In post-World War II America, Americans of Mexican and Puerto Rican descent had faced discrimina- tion . New immigrants, coming from Cuba, Mexico, and Central Ameri- ca — often unskilled and unable to speak English — suffered from dis- crimination as well . Some Hispanics worked as farm laborers and at times were cruelly exploited while harvest- ing crops; others gravitated to the cities, where, like earlier immigrant groups, they encountered difficulties in their quest for a better life .

Chicanos, or Mexican-Ameri- cans, mobilized in organizations like the radical Asociación Nacio- nal Mexico-Americana, yet did


not become confrontational un- til the 1960s . Hoping that Lyndon Johnson’s poverty program would expand opportunities for them, they found that bureaucrats failed to respond to less vocal groups . The example of black activism in particular taught Hispanics the im- portance of pressure politics in a pluralistic society .

The National Labor Relations Act of 1935 had excluded agricultural workers from its guarantee of the right to organize and bargain col- lectively . But César Chávez, found- er of the overwhelmingly Hispanic United Farm Workers, demonstrat- ed that direct action could achieve employer recognition for his union . California grape growers agreed to bargain with the union after Chávez led a nationwide consumer boy- cott . Similar boycotts of lettuce and other products were also successful . Though farm interests continued to try to obstruct Chávez’s organiza- tion, the legal foundation had been laid for representation to secure higher wages and improved working conditions .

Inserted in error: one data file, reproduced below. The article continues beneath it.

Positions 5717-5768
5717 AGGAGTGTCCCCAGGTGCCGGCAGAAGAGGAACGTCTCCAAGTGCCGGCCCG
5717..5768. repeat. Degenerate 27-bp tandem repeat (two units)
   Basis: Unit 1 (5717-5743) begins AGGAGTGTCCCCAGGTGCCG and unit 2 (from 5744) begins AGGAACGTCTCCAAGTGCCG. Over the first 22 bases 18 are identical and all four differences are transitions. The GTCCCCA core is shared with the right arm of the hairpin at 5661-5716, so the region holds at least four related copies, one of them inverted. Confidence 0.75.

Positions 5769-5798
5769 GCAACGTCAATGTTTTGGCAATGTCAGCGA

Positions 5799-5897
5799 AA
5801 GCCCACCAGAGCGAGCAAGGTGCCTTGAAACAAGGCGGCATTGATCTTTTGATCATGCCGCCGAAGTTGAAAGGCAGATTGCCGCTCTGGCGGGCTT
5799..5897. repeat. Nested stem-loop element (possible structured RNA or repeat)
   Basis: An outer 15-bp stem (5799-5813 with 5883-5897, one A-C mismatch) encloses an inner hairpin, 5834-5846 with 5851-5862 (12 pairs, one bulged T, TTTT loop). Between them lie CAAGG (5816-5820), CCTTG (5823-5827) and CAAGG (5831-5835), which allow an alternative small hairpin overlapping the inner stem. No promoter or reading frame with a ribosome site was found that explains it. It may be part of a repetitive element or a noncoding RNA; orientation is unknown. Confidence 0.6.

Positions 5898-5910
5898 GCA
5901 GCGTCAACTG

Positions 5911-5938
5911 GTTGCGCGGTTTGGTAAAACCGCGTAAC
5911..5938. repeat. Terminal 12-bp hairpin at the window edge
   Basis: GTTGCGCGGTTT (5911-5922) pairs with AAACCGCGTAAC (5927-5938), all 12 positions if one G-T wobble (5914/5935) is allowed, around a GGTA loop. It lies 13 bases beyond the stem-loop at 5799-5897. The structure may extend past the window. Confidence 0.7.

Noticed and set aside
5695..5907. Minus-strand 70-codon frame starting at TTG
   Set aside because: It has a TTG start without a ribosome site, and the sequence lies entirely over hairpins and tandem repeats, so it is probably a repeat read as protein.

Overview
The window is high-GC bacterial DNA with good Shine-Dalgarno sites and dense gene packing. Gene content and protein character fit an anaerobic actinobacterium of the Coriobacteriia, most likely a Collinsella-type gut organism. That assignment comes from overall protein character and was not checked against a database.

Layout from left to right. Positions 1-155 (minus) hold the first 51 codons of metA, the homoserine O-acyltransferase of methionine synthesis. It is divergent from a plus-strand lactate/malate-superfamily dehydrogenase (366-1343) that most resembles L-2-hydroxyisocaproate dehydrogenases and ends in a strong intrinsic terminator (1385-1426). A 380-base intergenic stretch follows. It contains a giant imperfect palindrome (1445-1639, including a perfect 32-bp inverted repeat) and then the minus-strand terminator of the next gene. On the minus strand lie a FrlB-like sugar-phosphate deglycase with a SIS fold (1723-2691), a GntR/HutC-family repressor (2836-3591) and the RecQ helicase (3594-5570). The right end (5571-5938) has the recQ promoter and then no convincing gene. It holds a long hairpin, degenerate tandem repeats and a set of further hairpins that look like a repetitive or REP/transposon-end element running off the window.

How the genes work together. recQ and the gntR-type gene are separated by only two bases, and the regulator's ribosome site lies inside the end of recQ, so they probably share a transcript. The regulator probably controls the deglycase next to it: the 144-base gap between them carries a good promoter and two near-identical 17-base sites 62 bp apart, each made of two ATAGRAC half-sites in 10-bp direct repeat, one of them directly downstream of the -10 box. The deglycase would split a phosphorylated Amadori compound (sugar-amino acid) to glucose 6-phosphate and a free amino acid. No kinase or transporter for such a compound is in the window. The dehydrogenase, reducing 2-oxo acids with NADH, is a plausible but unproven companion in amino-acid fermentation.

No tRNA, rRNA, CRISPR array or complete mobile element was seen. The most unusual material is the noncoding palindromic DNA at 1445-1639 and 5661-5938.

Hispanics became political- ly active as well . In 1961 Henry B . González won election to Congress from Texas . Three years later Eligio (“Kika”) de la Garza, another Texan, followed him, and Joseph Montoya of New Mexico went to the Sen- ate . Both González and de la Garza later rose to positions of power as committee chairmen in the House . In the 1970s and 1980s, the pace of Hispanic political involvement in-

creased . Several prominent Hispan- ics have served in the Bill Clinton and George W . Bush cabinets .

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